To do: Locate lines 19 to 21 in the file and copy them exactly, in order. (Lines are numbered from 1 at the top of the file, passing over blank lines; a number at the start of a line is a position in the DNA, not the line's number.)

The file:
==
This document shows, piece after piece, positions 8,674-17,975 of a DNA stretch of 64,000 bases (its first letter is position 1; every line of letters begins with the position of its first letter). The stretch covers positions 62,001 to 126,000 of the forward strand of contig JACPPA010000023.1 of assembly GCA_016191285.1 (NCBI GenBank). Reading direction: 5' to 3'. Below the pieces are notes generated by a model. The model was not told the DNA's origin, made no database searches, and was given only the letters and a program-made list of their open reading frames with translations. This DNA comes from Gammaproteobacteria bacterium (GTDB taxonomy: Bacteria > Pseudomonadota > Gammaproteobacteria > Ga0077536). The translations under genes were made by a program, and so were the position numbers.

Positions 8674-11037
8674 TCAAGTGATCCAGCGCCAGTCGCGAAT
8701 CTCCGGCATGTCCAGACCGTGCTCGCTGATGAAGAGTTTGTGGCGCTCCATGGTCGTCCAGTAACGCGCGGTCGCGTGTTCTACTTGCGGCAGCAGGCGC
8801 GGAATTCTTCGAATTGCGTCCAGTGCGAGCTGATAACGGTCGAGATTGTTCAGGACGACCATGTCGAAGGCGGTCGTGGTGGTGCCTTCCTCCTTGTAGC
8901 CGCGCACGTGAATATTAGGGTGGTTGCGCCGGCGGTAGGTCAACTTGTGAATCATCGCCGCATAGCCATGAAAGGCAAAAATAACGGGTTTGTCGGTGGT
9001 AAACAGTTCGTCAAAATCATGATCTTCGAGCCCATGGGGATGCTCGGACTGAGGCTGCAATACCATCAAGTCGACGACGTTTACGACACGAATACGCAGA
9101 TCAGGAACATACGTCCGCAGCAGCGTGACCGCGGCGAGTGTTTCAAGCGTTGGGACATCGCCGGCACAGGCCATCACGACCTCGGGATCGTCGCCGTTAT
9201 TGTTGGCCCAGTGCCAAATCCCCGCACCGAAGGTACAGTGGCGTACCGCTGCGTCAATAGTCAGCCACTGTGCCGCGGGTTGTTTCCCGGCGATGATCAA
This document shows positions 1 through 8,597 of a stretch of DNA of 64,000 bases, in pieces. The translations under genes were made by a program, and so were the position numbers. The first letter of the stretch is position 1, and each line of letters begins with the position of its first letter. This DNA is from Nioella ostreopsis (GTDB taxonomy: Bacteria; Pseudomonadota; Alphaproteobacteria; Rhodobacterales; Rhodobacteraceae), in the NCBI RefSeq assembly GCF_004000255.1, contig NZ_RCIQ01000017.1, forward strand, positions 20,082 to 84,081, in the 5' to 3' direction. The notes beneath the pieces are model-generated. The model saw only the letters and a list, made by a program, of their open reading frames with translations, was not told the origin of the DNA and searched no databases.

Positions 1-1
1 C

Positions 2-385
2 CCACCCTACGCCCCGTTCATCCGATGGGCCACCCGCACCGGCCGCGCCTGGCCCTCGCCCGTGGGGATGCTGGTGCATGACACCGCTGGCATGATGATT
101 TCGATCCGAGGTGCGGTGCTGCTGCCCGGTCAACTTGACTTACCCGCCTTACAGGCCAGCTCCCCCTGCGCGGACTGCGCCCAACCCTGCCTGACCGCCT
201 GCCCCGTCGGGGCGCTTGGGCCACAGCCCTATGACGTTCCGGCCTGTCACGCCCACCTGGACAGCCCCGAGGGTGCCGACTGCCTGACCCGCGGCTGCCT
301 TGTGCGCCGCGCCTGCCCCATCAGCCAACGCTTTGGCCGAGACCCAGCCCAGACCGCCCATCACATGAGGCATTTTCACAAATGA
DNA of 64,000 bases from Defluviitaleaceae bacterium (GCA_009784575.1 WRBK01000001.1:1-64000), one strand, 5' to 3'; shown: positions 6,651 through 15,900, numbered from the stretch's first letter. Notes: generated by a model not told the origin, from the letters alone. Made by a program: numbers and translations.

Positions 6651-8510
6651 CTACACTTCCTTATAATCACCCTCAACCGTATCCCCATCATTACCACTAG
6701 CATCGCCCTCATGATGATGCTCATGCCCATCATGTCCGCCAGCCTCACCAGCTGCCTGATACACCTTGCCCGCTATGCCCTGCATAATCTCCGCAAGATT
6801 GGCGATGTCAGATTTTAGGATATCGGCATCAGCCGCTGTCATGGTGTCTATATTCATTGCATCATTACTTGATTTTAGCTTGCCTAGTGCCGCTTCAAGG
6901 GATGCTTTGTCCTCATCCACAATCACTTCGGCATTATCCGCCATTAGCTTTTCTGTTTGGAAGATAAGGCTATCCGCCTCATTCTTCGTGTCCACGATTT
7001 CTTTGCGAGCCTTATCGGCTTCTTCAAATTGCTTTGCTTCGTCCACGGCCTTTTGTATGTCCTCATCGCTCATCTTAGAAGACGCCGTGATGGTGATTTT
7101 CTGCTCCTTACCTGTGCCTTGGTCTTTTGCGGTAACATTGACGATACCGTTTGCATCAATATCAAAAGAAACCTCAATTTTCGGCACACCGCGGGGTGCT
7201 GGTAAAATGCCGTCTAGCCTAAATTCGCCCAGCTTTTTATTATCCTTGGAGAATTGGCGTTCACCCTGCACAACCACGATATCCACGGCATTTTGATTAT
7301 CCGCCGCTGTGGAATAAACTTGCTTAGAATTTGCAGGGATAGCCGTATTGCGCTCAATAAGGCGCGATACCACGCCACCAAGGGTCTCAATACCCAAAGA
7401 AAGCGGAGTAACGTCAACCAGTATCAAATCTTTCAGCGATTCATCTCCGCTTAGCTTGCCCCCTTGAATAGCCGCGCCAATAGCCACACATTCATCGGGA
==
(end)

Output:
Positions 6651-8510
6651 CTACACTTCCTTATAATCACCCTCAACCGTATCCCCATCATTACCACTAG
6701 CATCGCCCTCATGATGATGCTCATGCCCATCATGTCCGCCAGCCTCACCAGCTGCCTGATACACCTTGCCCGCTATGCCCTGCATAATCTCCGCAAGATT